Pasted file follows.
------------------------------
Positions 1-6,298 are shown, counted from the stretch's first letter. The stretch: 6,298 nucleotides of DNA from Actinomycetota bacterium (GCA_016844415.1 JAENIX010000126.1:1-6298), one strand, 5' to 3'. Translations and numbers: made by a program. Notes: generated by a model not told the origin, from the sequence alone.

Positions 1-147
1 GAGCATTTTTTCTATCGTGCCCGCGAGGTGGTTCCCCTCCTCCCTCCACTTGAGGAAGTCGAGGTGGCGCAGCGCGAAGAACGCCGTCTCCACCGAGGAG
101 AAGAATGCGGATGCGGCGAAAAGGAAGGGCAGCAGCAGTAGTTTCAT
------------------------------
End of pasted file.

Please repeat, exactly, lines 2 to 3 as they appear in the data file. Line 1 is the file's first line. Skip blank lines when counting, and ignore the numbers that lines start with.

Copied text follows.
Positions 1-147
1 GAGCATTTTTTCTATCGTGCCCGCGAGGTGGTTCCCCTCCTCCCTCCACTTGAGGAAGTCGAGGTGGCGCAGCGCGAAGAACGCCGTCTCCACCGAGGAG